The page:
The trawler met her karma in 2003 and now sits upright in 26 metres of water, again off the Southern Great Barrier Reef coastline. This is considered an accessible dive for both open water and advanced divers, and is home to thousands of fish and other marine life.
If you would like to find out more or incorporate one or more of these dives into your own bespoke, tailor made holiday then please give us a call on 01323 446550 or email firstname.lastname@example.org
Africa has the ‘Big Five’…The Great Barrier Reef has the ‘Great Eight’
Here you will find eight iconic residents of this fantastic underwater eco-system which until you have seen them all, really means you haven’t seen the Great Barrier Reef at all.
Whales, Manta Rays, Clown Fish, Turtles, Potato Cod, Giant Clams, Maori Wrasse and of course Sharks.
The largest coral reef system in the world is their home. Some might migrate here, some might travel along its length and some stay in exactly the same place all of their lives.
They range in size from 18cms long right up to 18 metres long and are the ‘heroes’ of the reef.
To put it in perspective how wonderful diving the reef is you can spend about an hour in the water on an average snorkel or dive. That dive site changes with the tides, during daytime and night and throughout the seasons so what you see in one half of the day can be totally different in the other.
You could visit exactly the same site every day for a year and always see different things there….so if you think you’ve seen ALL OF the Great Barrier Reef…think again.
So, if you would love to dive off into another world to find the reefs great eight then let us help you make it part of your very own bespoke, tailor made holiday to Australia all you have to do is contact us on 01323 446550 email email@example.com or click on the contact us link on our home page.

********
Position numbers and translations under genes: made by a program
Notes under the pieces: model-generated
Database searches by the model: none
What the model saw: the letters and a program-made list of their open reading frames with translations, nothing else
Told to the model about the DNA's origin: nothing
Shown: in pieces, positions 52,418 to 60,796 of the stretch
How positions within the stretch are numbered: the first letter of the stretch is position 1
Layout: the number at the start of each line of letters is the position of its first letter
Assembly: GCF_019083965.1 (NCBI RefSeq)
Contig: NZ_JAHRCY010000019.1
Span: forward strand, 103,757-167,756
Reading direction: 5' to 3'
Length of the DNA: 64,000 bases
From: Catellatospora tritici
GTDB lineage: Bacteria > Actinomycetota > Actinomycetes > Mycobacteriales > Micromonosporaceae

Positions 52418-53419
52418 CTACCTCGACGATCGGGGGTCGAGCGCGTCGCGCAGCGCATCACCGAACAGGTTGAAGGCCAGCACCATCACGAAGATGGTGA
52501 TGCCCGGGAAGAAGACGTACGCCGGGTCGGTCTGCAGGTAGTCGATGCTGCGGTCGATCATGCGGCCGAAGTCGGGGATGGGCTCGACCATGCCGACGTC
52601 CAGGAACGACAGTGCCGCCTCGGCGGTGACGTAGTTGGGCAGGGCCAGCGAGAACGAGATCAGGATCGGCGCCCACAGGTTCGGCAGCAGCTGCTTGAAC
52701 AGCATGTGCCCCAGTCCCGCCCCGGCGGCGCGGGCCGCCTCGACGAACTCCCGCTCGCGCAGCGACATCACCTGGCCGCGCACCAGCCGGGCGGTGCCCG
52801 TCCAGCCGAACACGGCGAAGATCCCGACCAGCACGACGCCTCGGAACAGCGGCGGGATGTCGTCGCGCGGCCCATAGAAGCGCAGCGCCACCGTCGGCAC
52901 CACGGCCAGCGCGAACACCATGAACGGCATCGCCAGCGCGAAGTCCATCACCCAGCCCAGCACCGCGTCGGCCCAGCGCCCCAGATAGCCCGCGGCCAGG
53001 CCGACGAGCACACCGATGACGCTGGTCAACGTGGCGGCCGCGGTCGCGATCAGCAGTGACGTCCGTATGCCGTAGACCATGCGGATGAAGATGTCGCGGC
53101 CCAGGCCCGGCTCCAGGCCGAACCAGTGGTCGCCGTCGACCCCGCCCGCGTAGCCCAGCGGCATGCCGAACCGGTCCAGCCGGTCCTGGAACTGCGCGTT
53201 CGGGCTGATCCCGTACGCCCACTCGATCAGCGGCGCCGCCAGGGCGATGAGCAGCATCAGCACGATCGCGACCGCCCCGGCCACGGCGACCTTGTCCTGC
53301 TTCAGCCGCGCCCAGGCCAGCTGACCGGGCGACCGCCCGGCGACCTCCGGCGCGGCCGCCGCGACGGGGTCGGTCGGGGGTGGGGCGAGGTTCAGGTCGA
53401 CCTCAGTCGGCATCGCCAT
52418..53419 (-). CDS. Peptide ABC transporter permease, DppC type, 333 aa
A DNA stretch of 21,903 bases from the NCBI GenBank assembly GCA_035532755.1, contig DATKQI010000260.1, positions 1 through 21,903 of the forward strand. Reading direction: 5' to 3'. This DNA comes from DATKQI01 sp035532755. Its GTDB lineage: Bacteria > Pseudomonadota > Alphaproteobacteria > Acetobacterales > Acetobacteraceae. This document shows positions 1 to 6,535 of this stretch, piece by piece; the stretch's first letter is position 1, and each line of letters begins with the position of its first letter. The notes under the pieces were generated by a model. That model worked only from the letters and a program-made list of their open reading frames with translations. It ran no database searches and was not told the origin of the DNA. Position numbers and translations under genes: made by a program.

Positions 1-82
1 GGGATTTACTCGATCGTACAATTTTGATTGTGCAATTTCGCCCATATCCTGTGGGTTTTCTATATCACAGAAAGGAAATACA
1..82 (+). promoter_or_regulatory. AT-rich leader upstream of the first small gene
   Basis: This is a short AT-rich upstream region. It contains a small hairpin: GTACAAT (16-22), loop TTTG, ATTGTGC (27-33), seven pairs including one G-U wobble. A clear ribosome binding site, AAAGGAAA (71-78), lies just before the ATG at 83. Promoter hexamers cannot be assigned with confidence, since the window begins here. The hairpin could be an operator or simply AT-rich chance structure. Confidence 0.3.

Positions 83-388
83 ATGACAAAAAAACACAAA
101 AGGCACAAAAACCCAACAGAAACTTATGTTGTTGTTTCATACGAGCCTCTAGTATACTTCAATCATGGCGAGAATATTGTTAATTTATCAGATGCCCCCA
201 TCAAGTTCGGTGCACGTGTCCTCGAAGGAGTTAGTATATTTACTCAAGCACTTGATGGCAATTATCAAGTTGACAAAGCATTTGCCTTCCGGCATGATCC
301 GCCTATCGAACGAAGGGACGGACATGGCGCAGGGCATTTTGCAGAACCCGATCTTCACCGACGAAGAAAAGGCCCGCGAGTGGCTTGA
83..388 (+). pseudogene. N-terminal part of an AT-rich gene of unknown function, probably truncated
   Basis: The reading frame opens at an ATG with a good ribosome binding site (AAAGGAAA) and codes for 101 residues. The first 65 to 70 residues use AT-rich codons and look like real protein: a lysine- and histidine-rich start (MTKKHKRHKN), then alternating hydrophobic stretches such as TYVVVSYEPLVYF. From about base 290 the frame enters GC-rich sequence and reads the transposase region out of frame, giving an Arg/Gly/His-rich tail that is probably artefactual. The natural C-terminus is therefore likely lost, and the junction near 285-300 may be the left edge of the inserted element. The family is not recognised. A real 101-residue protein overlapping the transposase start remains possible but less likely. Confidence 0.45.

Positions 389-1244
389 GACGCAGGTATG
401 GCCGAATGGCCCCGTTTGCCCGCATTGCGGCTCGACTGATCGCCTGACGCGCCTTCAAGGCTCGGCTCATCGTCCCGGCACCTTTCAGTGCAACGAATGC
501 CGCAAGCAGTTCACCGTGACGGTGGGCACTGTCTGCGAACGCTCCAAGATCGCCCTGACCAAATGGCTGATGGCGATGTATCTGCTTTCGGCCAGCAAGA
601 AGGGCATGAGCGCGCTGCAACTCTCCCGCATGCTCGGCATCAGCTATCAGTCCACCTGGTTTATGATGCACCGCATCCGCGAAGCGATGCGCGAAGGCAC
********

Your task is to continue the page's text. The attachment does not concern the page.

Fraser Island Picture courtesy of Tourism Australia
Lady Elliot Island Picture Courtesy of Lady Elliot Island Eco Resort
Green Island Picture courtesy of Tourism Australia
Located on the east coast of Australia, Queensland is home to a huge number of beautiful, idyllic islands – some of which offer accommodation, making for a fantastic addition to any Australia holiday – time to relax, reflect or perhaps to explore the underwater world of the Great Barrier Reef. Here, we have mentioned just some of the islands to consider off the coast of Queensland.
This is the largest sand island in the world, and is World Heritage listed. Access is by ferry from Hervey Bay, just a 3.5 hour drive north of Brisbane. With pristine beaches, lakes and rainforests growing in the sand, the island is best explored by small group four-wheel drive tours. There are no paved roads on the island but, rather uniquely, parts of the beach surrounding the island act as a ‘highway’ for the four wheel drive vehicles. Visit 75 Mile Beach, the Champagne Pools, Coloured Sands and Eli Creek. Between late July and early November whale watching cruises operate in search of humpback whales.
For many, the Whitsunday Islands bring to mind an image of a yacht sailing in crystal clear waters to beautiful white sandy beaches. Comprised of 74 islands, only a few of these offer accommodation, leaving many uninhabited and beautifully natural. Access is either by ferry from Airlie Beach on the mainland, or by flight into Hamilton Island with boat transfers from there. Hamilton Island, Hayman Island and Daydream Island are three of the key islands to consider for a stay. Alternatively, think about taking a multi-day cruise by yacht, tall ship or by motor boat. The southern part of the Great Barrier Reef can be visited from the Whitsundays by day trip.
Lady Elliot Island
This is the southernmost of the islands located within the Great Barrier Reef Marine National Park, and is a true coral cay. It is situated in a tidal lagoon, and one can simply walk into the ocean and begin snorkelling over the magnificent coral reef. You’ll also see abundant marine life and bird life. Access is by light aircraft (providing fantastic views of the reef on the approach) – the island is too remote for access by sea.